1. 2005: The Gulf Coast got hammered by Hurricane Katrina
The worst natural disaster in United States history takes place on this date in 2005 when Hurricane Katrina slams in to the Gulf Coast. Just four days prior Katrina briefly struck the southern shores of Florida, but it was still classified as a class 1 storm. Over the next few days Katrina significantly grew in size and strength, the day before landfall it had reached a class 5, which caused New Orleans Mayor Ray Nagin to order a mandatory evacuation of the city. However more than 150,000 people remained in the city when the ferocious storm hit. Classified as a class 4 storm, winds reached as high as 145mph and caused record storm surges that destroyed the levees that were meant to protect New Orleans. Considering the city is located roughly six feet below sea level it was one of the worst places for a hurricane to hit. Tens of thousands of people flocked to the Louisiana Superdome and New Orleans Convention Center to seek help and many others were trapped on rooftops or stranded in their homes. It took about two days for a full scale relief effort to begin but by that time frustrations had reached a boiling point. There were reports of looting, riots, and even murders spreading like wildfire. It was reported that over $150 billion in damages and more than 1,300 fatalities caused by Katrina.
2. 2004: Brazilian Marathon runner got attacked at Olympics
It was on this date in 2004 that Vanderlei de Lima, a Brazilian long distance runner, was attacked by a spectator at the Athens Olympic Games. De Lima was on pace to become the first Brazilian to win the gold medal in the marathon as he had a 30 second lead with just four miles remaining. He suddenly was approached by a man wearing bright green knee high socks and an orange kilt who pushed him from the middle of the course into a group of bystanders. The man was later identified as Cornelius Horan from Ireland, who had a history of mental unsuitability, and was apparently just seeking publicity. The previous year he had spent time in prison for standing in the middle of the racetrack at the British Grand Prix causing race cars to swerve to prevent hitting him. After falling into the crowd, De Lima was able to get back on his feet and resume the race. He even remained in the lead, but only for a short time. The incident allowed the second place runner, Stefano Baldini of Italy, to cut down that 30 second lead considerably. With just two miles to go, Baldini passed De Lima and went on to win the race taking home the gold medal. To make matters even worse, Meb Keflezighi of the United States, also passed him to win the silver medal leaving De Lima with the bronze. Totally devastated by the events that had taken place, De Lima said in a press conference after the race “I was not expecting it at all. I couldn’t defend myself. I was totally concentrated on my race. I had to get back into my competitive rhythm, and I really lost a lot of it. It’s extremely difficult to find that rhythm again.”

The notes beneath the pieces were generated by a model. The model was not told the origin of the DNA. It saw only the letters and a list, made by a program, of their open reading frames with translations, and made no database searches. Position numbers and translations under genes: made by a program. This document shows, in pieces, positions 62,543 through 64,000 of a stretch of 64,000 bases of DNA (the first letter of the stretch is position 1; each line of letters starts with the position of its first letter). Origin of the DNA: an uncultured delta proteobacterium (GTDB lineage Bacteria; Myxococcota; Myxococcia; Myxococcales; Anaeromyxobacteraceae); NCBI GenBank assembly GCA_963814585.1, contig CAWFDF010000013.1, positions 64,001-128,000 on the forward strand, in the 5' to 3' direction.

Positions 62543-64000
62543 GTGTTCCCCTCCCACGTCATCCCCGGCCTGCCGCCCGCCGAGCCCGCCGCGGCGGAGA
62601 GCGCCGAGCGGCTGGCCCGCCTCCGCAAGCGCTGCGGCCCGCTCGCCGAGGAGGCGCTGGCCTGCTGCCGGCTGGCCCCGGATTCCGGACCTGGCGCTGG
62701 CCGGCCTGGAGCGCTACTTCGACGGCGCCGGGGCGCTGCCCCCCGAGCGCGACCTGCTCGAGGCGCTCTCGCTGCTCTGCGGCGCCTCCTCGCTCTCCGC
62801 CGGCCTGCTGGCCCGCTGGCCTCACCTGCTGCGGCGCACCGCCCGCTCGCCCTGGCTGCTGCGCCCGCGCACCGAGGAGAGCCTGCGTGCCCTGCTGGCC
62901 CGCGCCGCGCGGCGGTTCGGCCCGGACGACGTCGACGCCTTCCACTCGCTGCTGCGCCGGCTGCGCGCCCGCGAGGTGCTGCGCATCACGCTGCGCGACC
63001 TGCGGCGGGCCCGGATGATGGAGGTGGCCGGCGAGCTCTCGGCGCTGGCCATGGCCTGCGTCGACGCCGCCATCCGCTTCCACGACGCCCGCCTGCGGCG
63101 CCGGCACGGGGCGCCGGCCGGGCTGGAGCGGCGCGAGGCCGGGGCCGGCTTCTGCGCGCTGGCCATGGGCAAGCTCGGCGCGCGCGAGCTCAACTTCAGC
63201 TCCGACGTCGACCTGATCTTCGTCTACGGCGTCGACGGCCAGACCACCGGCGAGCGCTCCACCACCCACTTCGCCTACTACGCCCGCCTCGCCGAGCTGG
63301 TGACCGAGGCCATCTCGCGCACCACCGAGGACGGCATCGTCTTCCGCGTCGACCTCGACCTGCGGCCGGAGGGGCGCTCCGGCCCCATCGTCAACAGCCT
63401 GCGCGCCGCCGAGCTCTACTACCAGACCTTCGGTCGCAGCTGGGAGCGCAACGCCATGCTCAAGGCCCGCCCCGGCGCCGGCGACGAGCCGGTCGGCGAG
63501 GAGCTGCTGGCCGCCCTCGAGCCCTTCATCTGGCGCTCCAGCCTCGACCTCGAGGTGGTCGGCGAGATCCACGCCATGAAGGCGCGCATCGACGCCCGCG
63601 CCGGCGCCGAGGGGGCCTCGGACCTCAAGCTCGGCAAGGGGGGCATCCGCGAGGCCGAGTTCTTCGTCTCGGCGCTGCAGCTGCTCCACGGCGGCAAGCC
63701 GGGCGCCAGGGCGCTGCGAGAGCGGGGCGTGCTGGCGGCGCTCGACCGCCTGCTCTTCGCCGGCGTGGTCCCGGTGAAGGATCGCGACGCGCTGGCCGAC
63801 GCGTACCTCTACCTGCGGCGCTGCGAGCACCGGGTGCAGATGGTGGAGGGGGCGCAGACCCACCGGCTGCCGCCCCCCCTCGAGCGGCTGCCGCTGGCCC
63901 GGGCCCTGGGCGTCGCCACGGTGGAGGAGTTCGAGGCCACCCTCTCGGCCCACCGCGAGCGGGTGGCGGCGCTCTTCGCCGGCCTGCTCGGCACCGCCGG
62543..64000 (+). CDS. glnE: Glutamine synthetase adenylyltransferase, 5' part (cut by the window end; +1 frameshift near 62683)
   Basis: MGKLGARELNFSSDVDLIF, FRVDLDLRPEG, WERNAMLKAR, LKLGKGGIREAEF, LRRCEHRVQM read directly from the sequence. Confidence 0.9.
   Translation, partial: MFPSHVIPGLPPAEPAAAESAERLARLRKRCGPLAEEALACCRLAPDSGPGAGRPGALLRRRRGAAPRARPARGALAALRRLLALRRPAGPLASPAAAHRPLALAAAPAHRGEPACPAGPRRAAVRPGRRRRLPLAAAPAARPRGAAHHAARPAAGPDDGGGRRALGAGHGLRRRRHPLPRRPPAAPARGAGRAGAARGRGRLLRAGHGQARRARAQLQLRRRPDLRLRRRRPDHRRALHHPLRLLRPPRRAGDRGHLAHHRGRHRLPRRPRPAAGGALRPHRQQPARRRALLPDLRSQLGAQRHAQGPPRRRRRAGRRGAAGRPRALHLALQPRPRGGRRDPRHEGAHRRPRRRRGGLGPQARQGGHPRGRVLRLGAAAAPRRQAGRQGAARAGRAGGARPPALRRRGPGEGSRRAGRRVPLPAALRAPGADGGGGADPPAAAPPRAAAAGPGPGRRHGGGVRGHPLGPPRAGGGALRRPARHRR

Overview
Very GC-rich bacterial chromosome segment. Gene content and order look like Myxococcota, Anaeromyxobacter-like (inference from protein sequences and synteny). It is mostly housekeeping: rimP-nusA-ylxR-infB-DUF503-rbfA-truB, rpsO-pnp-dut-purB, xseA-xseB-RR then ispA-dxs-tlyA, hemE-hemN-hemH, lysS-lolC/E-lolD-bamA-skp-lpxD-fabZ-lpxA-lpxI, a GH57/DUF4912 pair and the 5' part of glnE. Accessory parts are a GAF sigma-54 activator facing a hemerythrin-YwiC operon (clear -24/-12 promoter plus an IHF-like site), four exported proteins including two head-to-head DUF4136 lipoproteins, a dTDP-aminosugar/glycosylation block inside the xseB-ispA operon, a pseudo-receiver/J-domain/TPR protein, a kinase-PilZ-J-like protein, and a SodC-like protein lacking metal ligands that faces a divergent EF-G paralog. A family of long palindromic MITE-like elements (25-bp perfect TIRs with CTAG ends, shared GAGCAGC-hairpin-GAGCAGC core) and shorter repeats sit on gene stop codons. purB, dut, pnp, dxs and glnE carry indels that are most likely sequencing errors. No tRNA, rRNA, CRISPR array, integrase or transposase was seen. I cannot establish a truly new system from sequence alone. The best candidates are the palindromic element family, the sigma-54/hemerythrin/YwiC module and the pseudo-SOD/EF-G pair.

3. 1949: Soviet Union’s first atomic bomb test.
It was on this date in 1949 that the Soviet Union drop a 20 kiloton atomic bomb, code named “First Lightning” at a remote test site in Kazakhstan. It was similar in size to the Trinity bomb the United States used for their first test four years prior. The Soviets wanted to measure the effects of what the blast would do, so they constructed bridges, buildings, homes and other structures in the vicinity of the blast. They also wanted to test the effects of nuclear radiation on human-like mammals so they placed many different animals in cages around the site. The bomb went off and completely incinerated everything in its path leaving no survivors, buildings or animals. A United States spy plane captured evidence of radioactivity from the explosion on September 3rd therefore informing the U.S. of the Soviet Nuclear capabilities. President Truman would later address the American public that the Soviets also had a nuclear bomb. It was later discovered that the German born physicist who was essential in the creation of the U.S. nuclear bombs, Klaus Fuchs, had been sharing nuclear secrets with the Soviets.. He apparently went as far as to give them an actual blueprint of the “Fat Man” bomb that was later dropped on Nagasaki, Japan. After learning of this espionage, President Truman would order the development of the Hydrogen Bomb but thankfully it was never deployed. It’s theorized to be hundreds of times more powerful than the bombs that were dropped on Hiroshima and Nagasaki.